Fitzpatrick continues to argue that blind and anonymous peer review should stop being used as a gatekeeping feature, determining what is and what is not published. Instead, we should publish everything (the Internet allows us to do so, after all) and then use a new form of peer review to filter out the good research from the bad. In other words, we should stop reviewing and then publishing and should instead start publishing everything and then reviewing it to sort out the good from the bad (this would allow for a greater and more diverse scholarly dialogue about our respective topics of study).
Furthermore, the quality of our reviews of the work of other researchers will determine how good our ‘reputation’ on the Internet becomes; the better reputation we have, the better our credentials as academicians will become. While giving the example of a website project she has been a part of, MediaCommons, Fitzpatrick explains that, “In a peer-to-peer reviewing system, ‘reputation’ will be determined not simply through an assessment of the scholar’s own production, but through an assessment of her reviewing practices” (2011, p. 46). She states that for this proposed ‘network publishing’ system to succeed, we need to stop focusing so much on the individualism that is prevalent in the academic culture of the humanities and need to switch to a more communal emphasis. She continues,“If reviewing were a prerequisite for publishing, we’d likely see more scholars become better reviewers, which would in turn allow for a greater diversity of opinion and a greater distribution of the labor involved (p. 47). Of course, if we change peer-review so dramatically by opening it up to the Internet, our notions of what it means to be an author will change as well.
In Chapter Two Fitzpatrick focuses on how the growth of the Internet has affected our notions of authorship. She makes the point that with dramatic changes in the technology we use, there will inevitably be dramatic changes in how we write and how we perceive ourselves as writers. Before the invention of the computerized word processor, for instance, we were much more limited in our flexibility when it came to writing and academicians rarely typed their final documents (other people did their typing for them). Today, the vast majority of us do our own typing. The word processor of years past is the Internet of today—it is again revolutionizing our profession. Fitzpatrick suggests that, with the arrival of the Internet, we should completely switch our focus when we write. She calls for us to open up our writing process by doing it online, for all to see, and to thus take full advantage of the information, advice, and resources offered by anybody else who is interested enough in our work to read it while we are working on it.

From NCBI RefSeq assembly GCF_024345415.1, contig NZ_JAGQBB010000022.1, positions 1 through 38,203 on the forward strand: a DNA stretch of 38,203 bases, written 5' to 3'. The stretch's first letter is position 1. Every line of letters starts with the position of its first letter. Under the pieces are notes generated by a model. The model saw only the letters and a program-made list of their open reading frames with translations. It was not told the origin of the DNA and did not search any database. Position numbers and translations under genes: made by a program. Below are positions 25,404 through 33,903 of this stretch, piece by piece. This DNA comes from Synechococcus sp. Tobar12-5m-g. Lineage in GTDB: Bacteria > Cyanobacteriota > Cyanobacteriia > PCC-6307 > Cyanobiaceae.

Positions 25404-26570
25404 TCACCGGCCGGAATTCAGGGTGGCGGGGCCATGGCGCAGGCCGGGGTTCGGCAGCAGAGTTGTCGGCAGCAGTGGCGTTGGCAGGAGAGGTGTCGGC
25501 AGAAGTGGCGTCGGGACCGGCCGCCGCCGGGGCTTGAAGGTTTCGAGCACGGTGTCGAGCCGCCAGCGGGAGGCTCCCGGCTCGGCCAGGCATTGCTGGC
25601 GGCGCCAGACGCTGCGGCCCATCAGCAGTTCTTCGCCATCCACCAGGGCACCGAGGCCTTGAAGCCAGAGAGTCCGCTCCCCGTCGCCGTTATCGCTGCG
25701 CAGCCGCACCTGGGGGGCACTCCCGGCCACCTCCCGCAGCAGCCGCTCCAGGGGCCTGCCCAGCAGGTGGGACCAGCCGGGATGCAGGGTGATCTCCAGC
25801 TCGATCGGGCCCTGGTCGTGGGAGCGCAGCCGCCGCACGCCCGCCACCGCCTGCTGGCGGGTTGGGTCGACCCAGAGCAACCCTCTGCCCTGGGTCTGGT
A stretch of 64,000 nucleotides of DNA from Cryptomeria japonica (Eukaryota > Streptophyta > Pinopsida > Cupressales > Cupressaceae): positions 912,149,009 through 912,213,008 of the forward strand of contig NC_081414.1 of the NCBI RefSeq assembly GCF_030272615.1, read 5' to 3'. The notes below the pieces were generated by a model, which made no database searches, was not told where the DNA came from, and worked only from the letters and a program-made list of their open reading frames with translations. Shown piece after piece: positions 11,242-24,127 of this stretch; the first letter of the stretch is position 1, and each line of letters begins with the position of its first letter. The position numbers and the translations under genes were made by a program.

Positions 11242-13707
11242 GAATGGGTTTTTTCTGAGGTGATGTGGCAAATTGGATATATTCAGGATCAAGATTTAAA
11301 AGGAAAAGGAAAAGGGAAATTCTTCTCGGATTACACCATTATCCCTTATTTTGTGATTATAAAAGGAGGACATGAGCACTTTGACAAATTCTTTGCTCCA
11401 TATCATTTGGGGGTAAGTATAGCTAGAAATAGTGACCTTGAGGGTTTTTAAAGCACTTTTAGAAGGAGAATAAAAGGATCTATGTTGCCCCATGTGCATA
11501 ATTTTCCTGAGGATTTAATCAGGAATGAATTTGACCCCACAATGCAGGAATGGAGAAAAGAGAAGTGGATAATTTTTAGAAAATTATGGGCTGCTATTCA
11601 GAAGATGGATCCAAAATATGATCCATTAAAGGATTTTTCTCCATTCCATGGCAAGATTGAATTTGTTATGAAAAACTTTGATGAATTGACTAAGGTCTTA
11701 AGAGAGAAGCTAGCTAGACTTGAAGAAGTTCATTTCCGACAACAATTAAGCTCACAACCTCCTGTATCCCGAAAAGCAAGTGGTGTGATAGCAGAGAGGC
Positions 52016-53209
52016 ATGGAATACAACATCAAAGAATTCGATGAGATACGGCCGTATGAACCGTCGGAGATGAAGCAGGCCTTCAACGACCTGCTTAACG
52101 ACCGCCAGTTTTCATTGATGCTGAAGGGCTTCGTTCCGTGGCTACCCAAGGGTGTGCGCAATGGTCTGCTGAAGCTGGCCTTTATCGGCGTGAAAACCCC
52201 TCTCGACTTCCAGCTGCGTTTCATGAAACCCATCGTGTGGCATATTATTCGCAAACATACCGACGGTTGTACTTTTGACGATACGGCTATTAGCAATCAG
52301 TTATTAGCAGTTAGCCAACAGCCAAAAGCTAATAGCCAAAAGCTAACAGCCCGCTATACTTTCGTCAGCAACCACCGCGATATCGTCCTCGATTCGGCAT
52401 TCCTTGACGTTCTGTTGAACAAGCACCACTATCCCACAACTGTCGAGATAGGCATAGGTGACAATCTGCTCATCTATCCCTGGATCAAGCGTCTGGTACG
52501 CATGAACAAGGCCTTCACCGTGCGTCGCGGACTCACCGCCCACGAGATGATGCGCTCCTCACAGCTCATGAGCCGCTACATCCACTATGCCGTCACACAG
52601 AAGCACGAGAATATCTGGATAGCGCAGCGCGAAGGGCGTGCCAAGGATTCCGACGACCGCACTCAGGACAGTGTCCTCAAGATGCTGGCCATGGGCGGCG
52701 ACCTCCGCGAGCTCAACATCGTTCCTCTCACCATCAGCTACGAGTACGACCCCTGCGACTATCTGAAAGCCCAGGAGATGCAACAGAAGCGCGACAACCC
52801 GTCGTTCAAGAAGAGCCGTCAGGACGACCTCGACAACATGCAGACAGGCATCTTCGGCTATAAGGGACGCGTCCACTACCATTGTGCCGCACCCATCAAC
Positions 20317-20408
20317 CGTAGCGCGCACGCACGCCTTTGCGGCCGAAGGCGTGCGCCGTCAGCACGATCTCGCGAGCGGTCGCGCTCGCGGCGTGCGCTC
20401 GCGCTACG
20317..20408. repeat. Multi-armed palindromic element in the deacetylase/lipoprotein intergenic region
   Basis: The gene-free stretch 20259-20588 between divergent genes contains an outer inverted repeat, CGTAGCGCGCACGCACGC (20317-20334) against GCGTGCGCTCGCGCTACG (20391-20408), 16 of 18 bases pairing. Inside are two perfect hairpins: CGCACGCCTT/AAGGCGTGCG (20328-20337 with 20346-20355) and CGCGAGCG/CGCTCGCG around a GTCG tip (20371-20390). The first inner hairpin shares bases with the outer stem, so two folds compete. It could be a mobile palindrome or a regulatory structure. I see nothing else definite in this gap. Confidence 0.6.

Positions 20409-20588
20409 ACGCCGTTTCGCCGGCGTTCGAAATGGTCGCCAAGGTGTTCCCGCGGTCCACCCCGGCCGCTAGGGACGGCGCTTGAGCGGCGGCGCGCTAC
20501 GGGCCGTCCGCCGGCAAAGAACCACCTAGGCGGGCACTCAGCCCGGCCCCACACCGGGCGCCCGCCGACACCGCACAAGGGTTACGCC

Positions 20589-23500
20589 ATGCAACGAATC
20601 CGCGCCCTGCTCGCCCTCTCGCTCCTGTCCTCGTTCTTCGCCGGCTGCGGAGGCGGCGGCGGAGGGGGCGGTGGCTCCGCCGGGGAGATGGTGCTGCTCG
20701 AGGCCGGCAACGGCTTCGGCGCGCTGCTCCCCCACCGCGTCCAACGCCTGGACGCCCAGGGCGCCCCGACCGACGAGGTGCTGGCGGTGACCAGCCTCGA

Up to this point we have focused on the finished product; on publishing a completed book manuscript, scholarly article, or other document. However, if we open up our writing process by placing it all on the Internet and if we edit texts as we receive comments from peers, we can focus more on the process of writing than on the product. Accompanying this, Fitzpatrick advocates a switch from an individual mindset of writing to a collaborative one. The Internet allows us to cooperate with each other, comment on each other’s work, and create higher quality documents through collaborative partnerships. Furthermore, and logically following on this argument, she suggest that the new digital environment will allow us to ‘remix’ scholarly writing by creating mash-ups of previously published work and presenting the information in new and innovative ways. She advocates for the creation of online databases that will allow us to access a multitude of different sources, and gives examples of a few of them. If all the above happens, we will have to change our notions of intellectual property and what we see as a ‘text’. This point leads to the next chapter of the book.
In the third chapter, Fitzpatrick discusses the nature of ‘text’ and criticizes our lack of imagination for how we have used the new technology of the Internet to invent new types of text. Most of the ‘new’ inventions that relate to texts, such as e-books, are still based on the old structure of the book. Fitzpatrick makes the valid point that this exemplifies the fact that it’s very hard for us to think about new ways of doing things without comparing them to the old way of doing things. She mentions blogs as one of the few examples of an innovate creation that can be adapted for digital scholarly publishing and gives examples of a few specific projects. She also spends much time talking about hypertext, our adaption (or lack thereof) of it, and other technical elements related to it.